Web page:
Neither do I.  I completely understand how bullshit that sounds.  How could I understand how that sounds if i don’t exist?  Why am I writing a blog for you to read if you don’t exist?  I’ll get to that.  But first, I’m going to make some more outlandish assertions:  You are the sky, you are rocks, you are your dog, and you are the seaweed that freaks me out at the beach.  So am I.

Here’s what I mean by all of that nonsense.  I am not just a human body.  I am composed of organs, and they are composed of cells, which are composed of atoms, made of subatomic particles and so on until we get to the most basic.  (the current smallest known particles are quarks.)  The sky certainly doesn’t have organs, but at some level, it has the same subatomic building blocks that I do.

You and I are really a great bunch of particles arranged into people. Everything is a composition of the same very basic building blocks, and that’s what I mean when I say that we don’t exist.  We are always changing, shedding cells, regenerating, growing.  Sure we are tangible, but we don’t exist as people in any lasting sense.  We aren’t even made of the exact same stuff when we die as we are when we’re born (shedding cells, remember).  The basic block are always there.  They rearrange themselves (or get rearranged by God…whichever you believe) into stars, planets, people, bugs, seaweed (ick), water, yadda yadda yadda.

A good example is a cloud.  Have a look at one.  It looks like one thing, but where are the edges?  If you try to draw it as precisely as you can, you’ll find them hard to distinguish.  If you have a closer look, you realize that that single cloud is a big group of water droplets.  They are closely packed together toward the middle, and they  spread out toward the “edges.”  How do you decide which droplets are part of the cloud, and which ones are just moisture in the air?  Is the moisture on your skin part of the cloud?  This is called the problem of the many.  Chances are, none of us will agree on the location of the cloud’s boundaries. It’s more accurate to say that a cloud is really just a compilation of water droplets.  We still use the term “cloud” because no one wants to ruin a conversation with scientific technicalities.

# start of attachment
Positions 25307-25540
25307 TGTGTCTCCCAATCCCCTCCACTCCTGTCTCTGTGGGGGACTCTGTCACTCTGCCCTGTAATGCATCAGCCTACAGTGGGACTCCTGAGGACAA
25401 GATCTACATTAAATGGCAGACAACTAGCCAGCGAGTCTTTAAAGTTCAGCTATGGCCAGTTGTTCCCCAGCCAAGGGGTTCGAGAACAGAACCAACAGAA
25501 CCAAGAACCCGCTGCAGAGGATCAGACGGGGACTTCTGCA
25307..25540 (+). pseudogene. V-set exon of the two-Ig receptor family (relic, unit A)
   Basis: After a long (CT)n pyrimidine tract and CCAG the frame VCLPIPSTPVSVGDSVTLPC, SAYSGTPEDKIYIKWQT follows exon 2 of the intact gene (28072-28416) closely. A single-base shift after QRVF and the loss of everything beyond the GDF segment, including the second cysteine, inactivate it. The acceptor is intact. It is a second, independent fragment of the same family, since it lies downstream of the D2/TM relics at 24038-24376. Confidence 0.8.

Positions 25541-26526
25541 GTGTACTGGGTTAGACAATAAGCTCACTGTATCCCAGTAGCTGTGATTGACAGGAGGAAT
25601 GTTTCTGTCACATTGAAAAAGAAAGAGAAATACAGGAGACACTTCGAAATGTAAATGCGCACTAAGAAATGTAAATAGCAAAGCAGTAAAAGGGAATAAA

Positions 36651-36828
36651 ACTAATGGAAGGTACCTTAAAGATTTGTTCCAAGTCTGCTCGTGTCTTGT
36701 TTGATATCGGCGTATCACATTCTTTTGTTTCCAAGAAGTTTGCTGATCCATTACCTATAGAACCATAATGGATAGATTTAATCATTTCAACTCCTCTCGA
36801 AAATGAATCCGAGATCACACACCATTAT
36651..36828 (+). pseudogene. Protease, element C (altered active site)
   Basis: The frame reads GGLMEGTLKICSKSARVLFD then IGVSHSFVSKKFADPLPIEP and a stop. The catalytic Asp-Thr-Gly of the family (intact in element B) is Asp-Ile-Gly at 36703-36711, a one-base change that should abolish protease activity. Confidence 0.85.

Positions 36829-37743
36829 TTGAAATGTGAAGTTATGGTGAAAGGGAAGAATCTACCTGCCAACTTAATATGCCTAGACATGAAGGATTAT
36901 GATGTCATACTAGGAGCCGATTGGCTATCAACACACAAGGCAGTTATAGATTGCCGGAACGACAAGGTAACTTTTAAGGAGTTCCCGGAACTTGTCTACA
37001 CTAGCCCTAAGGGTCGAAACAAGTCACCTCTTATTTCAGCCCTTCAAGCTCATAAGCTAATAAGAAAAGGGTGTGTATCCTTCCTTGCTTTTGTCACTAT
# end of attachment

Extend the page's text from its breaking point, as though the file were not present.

The view I seem to be taking here is called nihilism.  Not only does it sound depressing, it’s often associated with anarchy, tossing morals out the window, and meaningless existence.  In my opinion, it doesn’t have to be that way. Like I said, you and I don’t exist just like clouds don’t.  That’s just a picky way of saying that we are not separate from each other.  There are no clear boundaries if you look really closely, and we are all made of the same stuff.  I don’t know how people get meaninglessness from that, but it makes me feel warm and fuzzy toward my fellow man.

I am all the more fascinated by the huge variety of ways in which the basic building blocks are arranged.  (How cool is it that the same things that make me also make motor oil?  What?!)  Anyway, this means that my particular arrangement of blocks is completely unique and temporary. Suddenly I don’t care so much about the freckles I used to hate.  If nothing else, I am almost compelled to appreciate what’s going on here.  Ihave to have fun with it!  That’s quite a life purpose.  For some reason, I look like I do, I have the senses that I do, and I have this mind with it’s own personality.  I also get to interact with a whole variety of other block arrangements on a daily basis.

This is an excellent cure for envy.  Why be jealous of someone else’s experiences?  If we are all made of the same stuff…it’s my experience too, in a way.  If our experiences are shared then one would think I’d show some consideration to my fellow man rather than throw all morality out the window.  Laws are needed because some people don’t “get it.”  They think they are separate from everything around them, causing an every-man-for-himself mentality.  Consciousness naturally brings about kindness.  It’s difficult to be a jerk when you feel wonder and respect.